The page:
New York Film Festival
It’s been thirteen long years since Leos Carax made his last feature film, and as you watch Holy Motors, the film that ended that long drought, you get the feeling that the filmmaker wanted to use it to make all of the movies he should have made in the interim. It almost has the feel of a completed checklist, a film comprised of what appear, at first, to be incompatible parts: oddball romance, family drama, black crime comedy, musical, etc. Only as the loose ends and odd bits begin to stack up do we get a sense of what Carax is up to — and it’s something peculiar and rather marvelous. … Read More
Tuesday night, the New York Film Festival celebrated the 25th anniversary of The Princess Bride (and the release of a new Blu-ray tied to said anniversary) with a special screening of the film, followed by a Q&A with several members of the cast and crew. The movie was raucously received by the rowdy audience: they applauded their favorite lines, cheered the entrances of its many memorable characters like old friends arriving at a party, and generally ate it up with a spoon. After the closing credits, director Rob Reiner, screenwriter William Goldman, and co-stars Billy Crystal, Mandy Patinkin, Cary Elwes, Robin Wright, Wallace Shawn, Carol Kane, and Chris Sarandon sat down for a Q&A with NYFF Associate Programming Director Scott Foundas. A few highlights from that chat after the jump. … Read More
New York’s Film Society of Lincoln Center kicks off the fiftieth (that’s right, 5-0) New York Film Festival today, with (as expected) a terrific selection of domestic indies, foreign films, documentaries, and big fall movies on tap. Many of our most anticipated pictures (like David Chase’s Not Fade Away, Lee Daniels’ The Paperboy, Leox Carax’s Holy Motors, Olivier Assayas’ Something in the Air, and the opening night selection, Ang Lee’s Life of Pi) have not yet screened for critics, but here are our favorites from what we’ve seen so… Read More
The 49th annual New York Film Festival drew to a close last night with screenings of The Descendants, the new (and rather wonderful) comedy/drama from director Alexander Payne (Sideways, Election, About Schmidt). Its centerpiece performance is a magnificent, nuanced turn by George Clooney, but there’s another one well worth mentioning: that of Shailene Woodley, the heretofore-unknown-to-your-author actor (she apparently co-stars on The Secret Life of the American Teenager, whatever the hell that is) who plays his 17-year-old daughter Alexandra. Woodley appears in nearly as much of the picture as Clooney, in a role just a complicated and difficult as his, and in scene after scene, she just nails it. Woodley’s complex (and relatively unsung, thus far anyway) performance puts a final spotlight on perhaps the most encouraging trend at this year’s NYFF: a rich assortment of extraordinary female performances. … Read More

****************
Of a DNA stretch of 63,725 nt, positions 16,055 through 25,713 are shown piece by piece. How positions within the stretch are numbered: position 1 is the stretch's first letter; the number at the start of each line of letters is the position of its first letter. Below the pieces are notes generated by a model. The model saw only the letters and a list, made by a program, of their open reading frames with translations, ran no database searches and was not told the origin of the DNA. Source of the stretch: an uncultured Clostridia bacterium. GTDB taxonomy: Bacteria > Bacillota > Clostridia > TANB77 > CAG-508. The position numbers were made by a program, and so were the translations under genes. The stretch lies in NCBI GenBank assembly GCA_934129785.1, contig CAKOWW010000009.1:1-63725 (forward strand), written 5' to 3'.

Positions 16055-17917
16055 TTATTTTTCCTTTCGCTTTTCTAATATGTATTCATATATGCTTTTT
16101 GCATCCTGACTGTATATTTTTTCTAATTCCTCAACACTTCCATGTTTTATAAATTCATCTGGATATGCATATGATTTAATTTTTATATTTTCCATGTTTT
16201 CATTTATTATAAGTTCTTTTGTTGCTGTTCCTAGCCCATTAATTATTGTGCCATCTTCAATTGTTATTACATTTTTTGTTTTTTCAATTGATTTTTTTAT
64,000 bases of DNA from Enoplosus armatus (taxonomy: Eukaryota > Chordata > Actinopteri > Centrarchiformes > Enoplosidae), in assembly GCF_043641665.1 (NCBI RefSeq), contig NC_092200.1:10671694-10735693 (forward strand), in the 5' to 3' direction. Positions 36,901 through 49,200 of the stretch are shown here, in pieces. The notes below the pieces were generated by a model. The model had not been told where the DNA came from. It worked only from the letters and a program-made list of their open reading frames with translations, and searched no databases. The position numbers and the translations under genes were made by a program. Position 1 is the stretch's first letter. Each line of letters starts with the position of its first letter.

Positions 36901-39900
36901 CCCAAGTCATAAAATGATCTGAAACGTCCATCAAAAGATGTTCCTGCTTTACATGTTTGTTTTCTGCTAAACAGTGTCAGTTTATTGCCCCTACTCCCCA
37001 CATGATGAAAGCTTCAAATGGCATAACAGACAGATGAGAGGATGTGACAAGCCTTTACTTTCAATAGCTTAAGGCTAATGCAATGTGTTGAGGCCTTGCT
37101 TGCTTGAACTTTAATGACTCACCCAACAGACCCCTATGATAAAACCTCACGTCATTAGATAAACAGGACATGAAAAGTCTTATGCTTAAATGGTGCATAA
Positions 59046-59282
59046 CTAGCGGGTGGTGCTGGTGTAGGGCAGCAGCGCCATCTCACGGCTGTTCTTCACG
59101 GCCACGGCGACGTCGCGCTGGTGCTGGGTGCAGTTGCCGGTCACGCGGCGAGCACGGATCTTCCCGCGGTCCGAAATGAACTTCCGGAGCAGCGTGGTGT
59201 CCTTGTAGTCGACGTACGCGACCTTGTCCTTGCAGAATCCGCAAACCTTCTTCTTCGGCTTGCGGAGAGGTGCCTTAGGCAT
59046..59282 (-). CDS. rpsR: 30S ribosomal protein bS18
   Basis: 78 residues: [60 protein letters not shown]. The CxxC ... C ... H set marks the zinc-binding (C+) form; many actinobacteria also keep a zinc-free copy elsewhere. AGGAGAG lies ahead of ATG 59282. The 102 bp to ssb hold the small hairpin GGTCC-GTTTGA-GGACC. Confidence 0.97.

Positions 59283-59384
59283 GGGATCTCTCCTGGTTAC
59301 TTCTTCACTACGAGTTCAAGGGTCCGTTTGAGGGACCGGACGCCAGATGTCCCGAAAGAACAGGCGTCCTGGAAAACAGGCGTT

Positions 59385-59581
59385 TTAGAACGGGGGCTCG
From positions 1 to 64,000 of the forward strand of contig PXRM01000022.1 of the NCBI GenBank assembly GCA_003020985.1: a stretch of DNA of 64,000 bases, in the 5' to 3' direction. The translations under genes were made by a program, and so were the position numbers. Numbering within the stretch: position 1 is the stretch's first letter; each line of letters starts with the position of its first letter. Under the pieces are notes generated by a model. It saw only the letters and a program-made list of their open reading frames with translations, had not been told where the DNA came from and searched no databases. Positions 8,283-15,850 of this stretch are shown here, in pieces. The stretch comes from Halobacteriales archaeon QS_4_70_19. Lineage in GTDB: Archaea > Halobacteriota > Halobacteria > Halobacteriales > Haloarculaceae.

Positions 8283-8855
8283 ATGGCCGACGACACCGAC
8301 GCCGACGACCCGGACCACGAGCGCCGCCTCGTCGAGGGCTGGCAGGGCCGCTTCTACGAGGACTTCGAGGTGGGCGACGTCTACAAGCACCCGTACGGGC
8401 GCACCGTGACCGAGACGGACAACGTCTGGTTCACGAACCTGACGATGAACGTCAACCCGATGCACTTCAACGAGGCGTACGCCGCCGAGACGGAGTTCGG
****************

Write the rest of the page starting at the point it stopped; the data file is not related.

1. Here’s your first look at the teaser trailer for Joss Whedon’s highly-anticipated adaptation of The Avengers. Unfortunately for fans, it doesn’t contain any new footage that we haven’t already seen before.
2. “At it’s core, it is the most expensive and creative Film History 101 course of all time.” – … Read More
We don’t generally find ourselves getting worked up about film festival announcements, but reading this Variety item about additions to this year’s New York Film Festival line-up, we nearly did a spit take. You see, NYFF has announced plans to do a handful of anniversary screenings — including The Royal Tenenbaums and what we consider to be Hayao Miyazaki’s masterpiece, Spirited Away. Because they came out ten years ago. In 2001. If this makes you feel old, we’re right there with you. Continue to freak yourself out with a list of 20 more seemingly recent movies that actually premiered a decade ago after the jump. … Read More
Today at Flavorpill, we went around the world in just 80 seconds. We tried to imagine The Office with Dwight as the boss (Mindy Kaling, we think you’re adorable, but it’s a horrible idea). We were excited to hear that David Fincher’s Facebook movie will be opening this year’s New York Film… Read More
Mother knows best in Bong Joon-ho’s sinuous, first-rate whodunit, the South Korean director’s first feature since The Host in 2006.
Exquisitely played by Kim Hye-ja (an actress who spent decades in Korean minds as a TV mother), the title character coddles her unpredictable idiot of a son as if the 27-year-old were 7. They eat and even sleep beside each other until, one hazy night, he’s charged with the brutal murder of a poor high-school floozy. With her maternal instinct in overdrive, Mother conducts a town-wide probe to exonerate her child, leading to Hitchcockian suspense and a Pandora’s Box of repressed secrets. … Read More
In Michael Haneke’s latest film, The White Ribbon, a series of mysteriously random acts of violence disturb a small and puritanical Northern German village on the eve of World War I. We never get a satisfying explanation of their origin because Haneke is more interested in how people react in the face of fear, and he uses this setting to offer a glimpse into the formative years of the generation who would grow up to form the Nazi party. For nearly two and a half hours, he demands the utmost attention from his audience, providing subtle clues hidden inside seemingly banal dialogue, long and expansively bleak shots, and acting that often appears flat. Emblematic? Sure, but it takes a toll on the… Read More